The straight arrow
"The university has no choice except to tilt the rewards system toward faculty and departments that can generate the most money. And that's bad."
* Frank Gregg
Frank Gregg, head of the BLM under President Jimmy Carter, was a U of A professor from 1981-1992. For four of those years he directed the school of renewable natural resources. In the mid-1980s, when it appeared imminent that the Mount Graham red squirrel was going to be listed as an endangered species, Gregg met with an adminstrator and an attorney hired by the university. Gregg's advice, which he'd discussed with a senior wildlife faculty member, was that the university should make the first move:
"We said we shouldn't wait to be told it's endangered. We should just announce that we think it's endangered, and we're not going to proceed with the Mount Graham thing until we can satisfy ourselves that a realistic recovery plan can be developed. Let's announce that, and everyone will be astonished with our integrity.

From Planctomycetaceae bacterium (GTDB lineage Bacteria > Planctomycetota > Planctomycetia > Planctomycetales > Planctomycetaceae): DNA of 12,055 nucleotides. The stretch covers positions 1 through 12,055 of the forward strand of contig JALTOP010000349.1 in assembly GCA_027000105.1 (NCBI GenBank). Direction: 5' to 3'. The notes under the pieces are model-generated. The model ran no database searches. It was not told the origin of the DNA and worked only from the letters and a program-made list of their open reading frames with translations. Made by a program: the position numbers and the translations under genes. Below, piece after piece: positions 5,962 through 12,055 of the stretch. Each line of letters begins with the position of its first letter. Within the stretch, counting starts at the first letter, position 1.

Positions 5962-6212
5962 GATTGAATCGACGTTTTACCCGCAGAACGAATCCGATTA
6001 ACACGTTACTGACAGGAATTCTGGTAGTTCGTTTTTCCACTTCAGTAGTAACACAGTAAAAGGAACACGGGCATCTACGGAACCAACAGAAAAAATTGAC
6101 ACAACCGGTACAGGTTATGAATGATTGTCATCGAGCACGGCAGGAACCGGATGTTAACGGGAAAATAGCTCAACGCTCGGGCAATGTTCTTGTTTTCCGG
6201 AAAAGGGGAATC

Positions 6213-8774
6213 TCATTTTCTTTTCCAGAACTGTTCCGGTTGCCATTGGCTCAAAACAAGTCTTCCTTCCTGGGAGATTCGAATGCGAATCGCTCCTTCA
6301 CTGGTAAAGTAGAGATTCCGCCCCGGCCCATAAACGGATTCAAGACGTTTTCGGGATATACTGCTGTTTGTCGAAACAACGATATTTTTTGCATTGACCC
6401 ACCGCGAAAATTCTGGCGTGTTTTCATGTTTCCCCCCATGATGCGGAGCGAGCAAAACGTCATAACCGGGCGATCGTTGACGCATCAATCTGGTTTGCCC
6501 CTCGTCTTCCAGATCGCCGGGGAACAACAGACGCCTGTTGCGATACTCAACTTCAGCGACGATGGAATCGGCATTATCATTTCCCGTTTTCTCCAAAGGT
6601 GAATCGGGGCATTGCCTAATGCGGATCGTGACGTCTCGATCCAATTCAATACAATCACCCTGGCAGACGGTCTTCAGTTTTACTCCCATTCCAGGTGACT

"I said, "We're going to play it absolutely straight ..."
"They thanked us, were gracious, and turned elsewhere.
"My faculty said, "You horse's rump; we'll never get another dollar." Which was true. But we'd never been treated generously in the past - I mean by the college of agriculture, not by the university. We were trying to run an environmentally sensitive natural resources school at the ag school. Which is an oxymoron, because modern agriculture is organized around the high-tech, scientific, chemical fertilizer production model. There are plenty of good scientists in the ag school, but the political atmosphere there is about the 1883 model. About the same as the repeating rifle ...
"(The Mount Graham controversy) wasn't a particular failing of the University of Arizona. What's going on here is typical of almost all public universities that had a serious interest in research ... The university has an imperative, and that is to maximize the generation of extramural research dollars. The university has no choice except to tilt the rewards system toward faculty and departments that can generate the most money. And that's bad.
"The administrative model that came to be admired is an authoritative top-down model, not a collegial model in which (the dean is) elected by colleagues. This worked some centuries ago. The authoritarian model is much stronger in the public universities, and perhaps especially in the land-grant universities." "L.J.